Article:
Ideally, you'd start taking hormone therapy right after ovary removal (or even right before), Sarrel says, to avoid acute hormone withdrawal. The timing matters, he says, because the older you are when you start hormone therapy, the riskier it can be, as the WHI findings show, and the more damage to your health is already done. For example, starting hormone therapy 6 years after oophorectomy led to greater decline in bone health than starting it 3 years after surgery, which in turn was linked to weaker bones than starting it within 2 months.
You can keep your ovaries even if you don't have a uterus.
Should you need your uterus removed due to concerns like fibroids or endometriosis, your ovaries can definitely stay put. In fact, considering the risks of losing your oestrogen, you probably want them to stay. Yes, Siedhoff says, a hysterectomy is a natural time to bring up ovary removal, and the two were frequently done simultaneously in premenopausal women in years past. "Now most women elect to keep their healthy ovaries for the benefit of the hormones," he says.
However, if you do have a hysterectomy, you need to monitor those hormone levels afterward, Sarrel says. He published a study that found 6 months after surgery, 25% of women's ovaries had stopped functioning due to lack of blood flow. Three years after surgery, that was the case among 40% of the women. The other 60% were totally fine, he says. "You can assume ovaries are going to continue to function, but we need to make sure they are producing regular amounts of oestrogen," he says. A surefire sign that they're not, he says, would be the beginnings of menopause-related symptoms like hot flushes, sleep problems, and feeling depressed. "All you need to do is replace estrogen, and that's the end of the symptoms."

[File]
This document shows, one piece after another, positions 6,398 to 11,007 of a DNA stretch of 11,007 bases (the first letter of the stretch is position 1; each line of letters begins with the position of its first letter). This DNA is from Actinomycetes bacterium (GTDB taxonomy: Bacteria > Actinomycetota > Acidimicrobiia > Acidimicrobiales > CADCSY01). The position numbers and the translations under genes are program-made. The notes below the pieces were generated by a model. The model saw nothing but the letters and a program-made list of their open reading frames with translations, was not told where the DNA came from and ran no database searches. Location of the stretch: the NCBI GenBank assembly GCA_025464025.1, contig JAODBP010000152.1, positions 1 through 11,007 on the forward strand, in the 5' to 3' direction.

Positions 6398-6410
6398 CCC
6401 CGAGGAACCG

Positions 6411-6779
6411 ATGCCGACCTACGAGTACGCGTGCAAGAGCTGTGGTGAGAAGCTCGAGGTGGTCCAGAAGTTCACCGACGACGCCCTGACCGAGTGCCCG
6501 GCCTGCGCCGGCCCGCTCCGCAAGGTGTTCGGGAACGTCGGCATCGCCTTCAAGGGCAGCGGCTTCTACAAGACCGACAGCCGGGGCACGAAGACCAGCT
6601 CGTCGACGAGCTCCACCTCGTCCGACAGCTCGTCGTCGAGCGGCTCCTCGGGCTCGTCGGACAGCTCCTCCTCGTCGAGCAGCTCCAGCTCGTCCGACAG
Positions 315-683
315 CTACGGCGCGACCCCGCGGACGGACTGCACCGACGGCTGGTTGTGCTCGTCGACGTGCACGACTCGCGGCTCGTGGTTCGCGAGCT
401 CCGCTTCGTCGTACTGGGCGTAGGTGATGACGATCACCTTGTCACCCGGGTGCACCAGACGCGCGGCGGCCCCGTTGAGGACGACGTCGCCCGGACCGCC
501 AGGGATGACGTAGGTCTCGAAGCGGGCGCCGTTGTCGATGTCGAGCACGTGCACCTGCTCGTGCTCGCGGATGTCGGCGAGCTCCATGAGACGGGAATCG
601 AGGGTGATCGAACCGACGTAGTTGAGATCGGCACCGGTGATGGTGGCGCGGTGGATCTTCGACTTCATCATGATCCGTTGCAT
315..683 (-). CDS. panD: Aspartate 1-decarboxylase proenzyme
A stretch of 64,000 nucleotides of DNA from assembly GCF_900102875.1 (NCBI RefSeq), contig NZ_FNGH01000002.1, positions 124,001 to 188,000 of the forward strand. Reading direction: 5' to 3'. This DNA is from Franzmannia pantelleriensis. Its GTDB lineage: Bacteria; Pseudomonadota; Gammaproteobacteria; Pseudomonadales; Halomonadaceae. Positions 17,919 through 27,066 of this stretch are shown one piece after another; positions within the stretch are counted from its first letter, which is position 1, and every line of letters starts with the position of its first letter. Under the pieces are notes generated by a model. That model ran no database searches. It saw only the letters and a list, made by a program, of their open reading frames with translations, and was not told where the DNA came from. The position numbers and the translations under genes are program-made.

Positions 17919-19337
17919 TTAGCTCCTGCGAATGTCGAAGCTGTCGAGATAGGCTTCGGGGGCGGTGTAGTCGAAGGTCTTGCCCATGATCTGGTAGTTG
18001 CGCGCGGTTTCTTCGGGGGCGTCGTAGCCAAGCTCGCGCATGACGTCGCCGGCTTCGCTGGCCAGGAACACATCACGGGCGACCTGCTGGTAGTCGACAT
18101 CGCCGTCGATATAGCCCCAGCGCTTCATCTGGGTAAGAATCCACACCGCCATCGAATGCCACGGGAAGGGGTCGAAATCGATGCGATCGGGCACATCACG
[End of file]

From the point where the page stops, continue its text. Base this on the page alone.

You don't necessarily have to get rid of both ovaries.
If cancer prevention is your main objective, you'll need to have both ovaries removed. But if your concern is with one single ovary, like a cyst, it's perfectly safe and even advised to leave the healthy ovary be. "One ovary is enough to avoid changes in fertility potential and hormonal function," Siedhoff says, which means you'll keep menstruating, avoid the health risks of early menopause, and may even still be able to get pregnant.
But your fallopian tubes are coming out.
If you're getting your ovaries removed, say good-bye to your fallopian tubes. That's because there's really no good reason to keep them, since no eggs will be traveling down the tubes from the ovaries anyway. Plus, there's evidence, Siedhoff explains, that ovarian cancer doesn't always start in the ovaries, but can first grow in the fallopian tubes. Women who have had their tubes tied have a lower risk of ovarian cancer, so doctors are mostly convinced that removing the fallopian tubes is required for optimal cancer risk reduction.